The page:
(Question No. 566)
asked the Minister representing the Treasurer, upon notice:
Have some Australian solicitors,’ accountants and other professional persons established offices in the New Hebrides for the purpose of advising Australians on ways and means of establishing offices in the New Herbrides for tax evasion purposes, in the same way and for the same purpose as certain individuals have been operating on Norfolk Island for many years.
The Treasurer has provided the following answer to the honourable senator’s question:
It is known that branch offices have been established in the New Hebrides by a small number of Australian solicitors. Investment through companies incorporated in the New Hebrides has attractions for investors who are not Australian residents but there is no evidence as yet that the establishment of branch offices by Australian solicitors is designed solely for the purpose of enabling Australian taxpayers to avoid income tax.
(Question No. 568)
asked the Minister representing the Minister for External Affairs, upon notice:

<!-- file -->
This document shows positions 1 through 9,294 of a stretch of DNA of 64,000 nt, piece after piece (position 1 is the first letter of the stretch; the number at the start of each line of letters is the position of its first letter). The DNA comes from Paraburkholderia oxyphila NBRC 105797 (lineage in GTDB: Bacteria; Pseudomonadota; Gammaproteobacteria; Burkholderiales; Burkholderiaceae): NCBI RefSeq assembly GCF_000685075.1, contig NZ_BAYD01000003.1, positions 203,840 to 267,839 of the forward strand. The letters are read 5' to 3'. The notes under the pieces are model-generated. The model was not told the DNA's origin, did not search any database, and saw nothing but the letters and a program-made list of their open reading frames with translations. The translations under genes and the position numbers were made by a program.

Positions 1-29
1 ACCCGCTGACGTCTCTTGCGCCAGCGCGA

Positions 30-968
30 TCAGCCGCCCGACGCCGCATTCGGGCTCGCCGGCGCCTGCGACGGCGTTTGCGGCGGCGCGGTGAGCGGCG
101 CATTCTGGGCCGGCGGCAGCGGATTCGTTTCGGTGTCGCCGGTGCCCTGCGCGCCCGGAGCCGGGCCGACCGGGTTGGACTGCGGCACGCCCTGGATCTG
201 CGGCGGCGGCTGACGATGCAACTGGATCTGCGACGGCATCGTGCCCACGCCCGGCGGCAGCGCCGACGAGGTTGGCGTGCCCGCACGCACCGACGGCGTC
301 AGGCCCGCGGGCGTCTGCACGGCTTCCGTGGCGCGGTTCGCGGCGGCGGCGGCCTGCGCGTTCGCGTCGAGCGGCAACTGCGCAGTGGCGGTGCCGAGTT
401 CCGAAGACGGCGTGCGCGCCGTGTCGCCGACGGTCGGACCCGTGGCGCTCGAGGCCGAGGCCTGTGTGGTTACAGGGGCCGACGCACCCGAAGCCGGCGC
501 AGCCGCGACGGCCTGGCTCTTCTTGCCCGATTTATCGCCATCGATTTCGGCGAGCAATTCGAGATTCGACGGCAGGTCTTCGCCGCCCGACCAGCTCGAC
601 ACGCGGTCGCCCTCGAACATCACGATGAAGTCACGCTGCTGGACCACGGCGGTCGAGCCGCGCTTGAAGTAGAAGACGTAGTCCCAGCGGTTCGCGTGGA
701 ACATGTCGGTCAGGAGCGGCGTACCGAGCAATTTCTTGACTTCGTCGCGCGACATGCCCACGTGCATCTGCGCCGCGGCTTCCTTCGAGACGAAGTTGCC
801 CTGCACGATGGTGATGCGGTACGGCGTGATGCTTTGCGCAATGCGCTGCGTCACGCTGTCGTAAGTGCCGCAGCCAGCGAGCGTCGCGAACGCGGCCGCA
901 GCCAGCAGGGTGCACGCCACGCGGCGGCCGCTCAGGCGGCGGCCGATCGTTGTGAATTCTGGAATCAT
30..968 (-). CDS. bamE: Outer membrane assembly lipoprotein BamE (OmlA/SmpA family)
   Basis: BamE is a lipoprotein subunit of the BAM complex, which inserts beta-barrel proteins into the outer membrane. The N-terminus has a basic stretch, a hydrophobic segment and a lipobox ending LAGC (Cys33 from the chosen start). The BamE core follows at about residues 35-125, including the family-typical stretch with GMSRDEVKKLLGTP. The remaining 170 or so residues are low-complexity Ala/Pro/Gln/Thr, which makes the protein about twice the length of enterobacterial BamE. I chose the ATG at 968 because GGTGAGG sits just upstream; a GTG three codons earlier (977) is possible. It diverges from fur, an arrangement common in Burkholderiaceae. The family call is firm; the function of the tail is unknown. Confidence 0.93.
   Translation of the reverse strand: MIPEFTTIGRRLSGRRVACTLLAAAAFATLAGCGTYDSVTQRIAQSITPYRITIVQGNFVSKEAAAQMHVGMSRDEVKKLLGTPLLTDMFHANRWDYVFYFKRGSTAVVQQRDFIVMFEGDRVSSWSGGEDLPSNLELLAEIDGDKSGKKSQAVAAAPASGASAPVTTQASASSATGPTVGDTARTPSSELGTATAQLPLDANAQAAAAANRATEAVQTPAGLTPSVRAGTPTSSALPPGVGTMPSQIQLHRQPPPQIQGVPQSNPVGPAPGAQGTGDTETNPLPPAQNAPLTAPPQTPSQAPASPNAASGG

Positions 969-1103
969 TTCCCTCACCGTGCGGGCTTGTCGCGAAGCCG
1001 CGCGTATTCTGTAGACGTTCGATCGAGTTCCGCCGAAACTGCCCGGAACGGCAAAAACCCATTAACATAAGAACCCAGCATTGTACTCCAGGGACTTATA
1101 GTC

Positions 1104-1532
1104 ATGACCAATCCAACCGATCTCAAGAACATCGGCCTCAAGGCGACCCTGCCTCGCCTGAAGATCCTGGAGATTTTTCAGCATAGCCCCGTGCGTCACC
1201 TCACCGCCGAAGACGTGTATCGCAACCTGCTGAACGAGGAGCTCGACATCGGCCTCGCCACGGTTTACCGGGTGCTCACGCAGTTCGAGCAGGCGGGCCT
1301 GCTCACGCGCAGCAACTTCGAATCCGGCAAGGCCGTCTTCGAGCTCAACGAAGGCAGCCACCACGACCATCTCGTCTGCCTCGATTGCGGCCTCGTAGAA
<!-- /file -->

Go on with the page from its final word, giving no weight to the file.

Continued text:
– The Minister for External Affairs has furnished the following reply:
(Question No. 570)
asked the Minister representing the Minister for Trade and Industry, upon notice:
– The Minister for Trade and Industry has provided the following answer to the honourable senator’s question:
(Question No. 476)
asked the Minister representing the Minister for National Development the following question, upon notice:
In view of the statements made by Mr H. J. de Bruin, a nuclear expert and former Principal Research Scientist with the Australian Atomic Energy Commission to the effect that the establishment of the Jervis Bay nuclear power station could not be justified on economic grounds, and that as a pilot plant for the future nuclear development in Australia the $130m installation at Jervis Bay would be utterly extravagant, and in view of similar expressions of opinion which have been voiced against the economics of the power station and expounding the dangers of water and thermal pollution, will the Government delay acceptance of a tender until further expert investigation of all the possible contingencies has been undertaken.
– The Acting Minister for National Development has provided the following answer to the honourable senator’s question:
No. We will not delay the acceptance of a tender for this project until further investigation is undertaken into the economic aspects of the station and possible dangers of pollution arising therefrom.